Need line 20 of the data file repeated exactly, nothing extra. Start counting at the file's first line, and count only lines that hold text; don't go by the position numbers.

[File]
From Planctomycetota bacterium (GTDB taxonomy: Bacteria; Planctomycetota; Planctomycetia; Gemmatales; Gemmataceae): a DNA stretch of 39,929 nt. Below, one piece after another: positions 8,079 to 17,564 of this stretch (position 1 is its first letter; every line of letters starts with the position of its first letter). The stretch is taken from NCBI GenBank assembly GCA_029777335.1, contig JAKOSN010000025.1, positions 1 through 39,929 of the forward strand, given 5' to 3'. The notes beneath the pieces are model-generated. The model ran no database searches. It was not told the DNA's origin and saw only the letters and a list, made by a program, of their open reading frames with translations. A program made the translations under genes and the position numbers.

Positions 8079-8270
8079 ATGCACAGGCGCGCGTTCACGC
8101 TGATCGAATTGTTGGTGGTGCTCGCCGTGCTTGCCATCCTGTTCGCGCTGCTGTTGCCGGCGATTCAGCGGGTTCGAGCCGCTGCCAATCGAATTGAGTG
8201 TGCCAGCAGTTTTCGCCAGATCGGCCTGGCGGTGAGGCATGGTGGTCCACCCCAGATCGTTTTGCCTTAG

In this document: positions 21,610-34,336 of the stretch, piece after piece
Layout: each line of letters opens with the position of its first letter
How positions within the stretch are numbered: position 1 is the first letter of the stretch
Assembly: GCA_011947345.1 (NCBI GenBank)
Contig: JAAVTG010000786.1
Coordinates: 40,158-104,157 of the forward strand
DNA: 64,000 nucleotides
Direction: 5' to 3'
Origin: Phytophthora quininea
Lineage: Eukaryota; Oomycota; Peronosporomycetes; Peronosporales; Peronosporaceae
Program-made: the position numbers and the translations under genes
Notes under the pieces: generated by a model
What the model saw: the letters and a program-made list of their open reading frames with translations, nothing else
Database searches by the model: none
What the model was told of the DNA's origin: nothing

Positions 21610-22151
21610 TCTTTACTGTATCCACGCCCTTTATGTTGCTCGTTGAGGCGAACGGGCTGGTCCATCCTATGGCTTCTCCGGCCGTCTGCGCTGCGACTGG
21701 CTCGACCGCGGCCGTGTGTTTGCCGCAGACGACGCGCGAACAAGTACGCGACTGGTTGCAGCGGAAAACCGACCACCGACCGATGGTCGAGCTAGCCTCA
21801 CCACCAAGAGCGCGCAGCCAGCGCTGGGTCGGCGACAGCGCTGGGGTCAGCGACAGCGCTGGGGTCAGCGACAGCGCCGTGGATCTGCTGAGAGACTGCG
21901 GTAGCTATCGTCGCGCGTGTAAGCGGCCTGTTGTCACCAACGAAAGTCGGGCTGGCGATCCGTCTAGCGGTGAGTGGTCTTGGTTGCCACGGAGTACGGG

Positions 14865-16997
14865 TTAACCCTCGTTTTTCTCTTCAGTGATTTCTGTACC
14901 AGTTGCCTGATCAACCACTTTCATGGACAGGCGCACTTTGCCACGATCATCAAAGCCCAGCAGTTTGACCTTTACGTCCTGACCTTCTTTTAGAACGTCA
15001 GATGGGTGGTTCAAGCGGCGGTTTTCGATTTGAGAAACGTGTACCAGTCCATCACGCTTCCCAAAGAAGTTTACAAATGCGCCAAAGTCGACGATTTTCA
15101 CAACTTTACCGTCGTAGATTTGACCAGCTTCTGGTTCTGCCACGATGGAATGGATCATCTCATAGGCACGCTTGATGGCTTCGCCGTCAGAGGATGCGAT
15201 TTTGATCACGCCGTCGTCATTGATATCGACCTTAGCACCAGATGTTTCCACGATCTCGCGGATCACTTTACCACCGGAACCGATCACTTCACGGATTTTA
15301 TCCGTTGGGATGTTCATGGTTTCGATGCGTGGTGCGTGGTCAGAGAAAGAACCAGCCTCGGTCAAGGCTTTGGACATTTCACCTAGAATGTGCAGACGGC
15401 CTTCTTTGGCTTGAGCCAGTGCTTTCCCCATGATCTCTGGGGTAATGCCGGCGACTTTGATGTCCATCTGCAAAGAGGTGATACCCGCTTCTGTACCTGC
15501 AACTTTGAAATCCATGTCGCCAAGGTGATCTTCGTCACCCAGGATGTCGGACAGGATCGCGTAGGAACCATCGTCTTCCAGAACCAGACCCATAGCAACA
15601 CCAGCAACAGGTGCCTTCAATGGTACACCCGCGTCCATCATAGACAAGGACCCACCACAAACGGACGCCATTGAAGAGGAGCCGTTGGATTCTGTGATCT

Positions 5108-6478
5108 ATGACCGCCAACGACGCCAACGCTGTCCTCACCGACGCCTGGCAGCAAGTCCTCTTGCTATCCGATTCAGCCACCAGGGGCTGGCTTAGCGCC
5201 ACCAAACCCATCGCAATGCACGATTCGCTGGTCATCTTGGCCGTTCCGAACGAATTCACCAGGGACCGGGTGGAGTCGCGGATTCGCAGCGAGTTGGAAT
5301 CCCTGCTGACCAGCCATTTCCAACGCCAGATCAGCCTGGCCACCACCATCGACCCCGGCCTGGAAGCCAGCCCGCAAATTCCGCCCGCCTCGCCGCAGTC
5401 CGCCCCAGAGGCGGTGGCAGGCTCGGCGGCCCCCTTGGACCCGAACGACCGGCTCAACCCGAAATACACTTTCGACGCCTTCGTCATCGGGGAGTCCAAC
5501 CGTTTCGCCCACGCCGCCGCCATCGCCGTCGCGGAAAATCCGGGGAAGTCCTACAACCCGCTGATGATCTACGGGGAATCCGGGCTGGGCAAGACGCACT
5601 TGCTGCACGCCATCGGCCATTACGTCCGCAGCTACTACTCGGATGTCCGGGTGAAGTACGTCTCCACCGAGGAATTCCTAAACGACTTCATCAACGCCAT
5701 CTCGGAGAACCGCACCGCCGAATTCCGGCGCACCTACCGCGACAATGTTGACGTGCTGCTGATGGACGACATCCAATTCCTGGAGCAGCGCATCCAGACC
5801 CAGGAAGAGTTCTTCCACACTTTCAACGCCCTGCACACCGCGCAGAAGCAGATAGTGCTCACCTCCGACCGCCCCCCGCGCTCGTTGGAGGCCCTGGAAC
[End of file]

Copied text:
What the model was told of the DNA's origin: nothing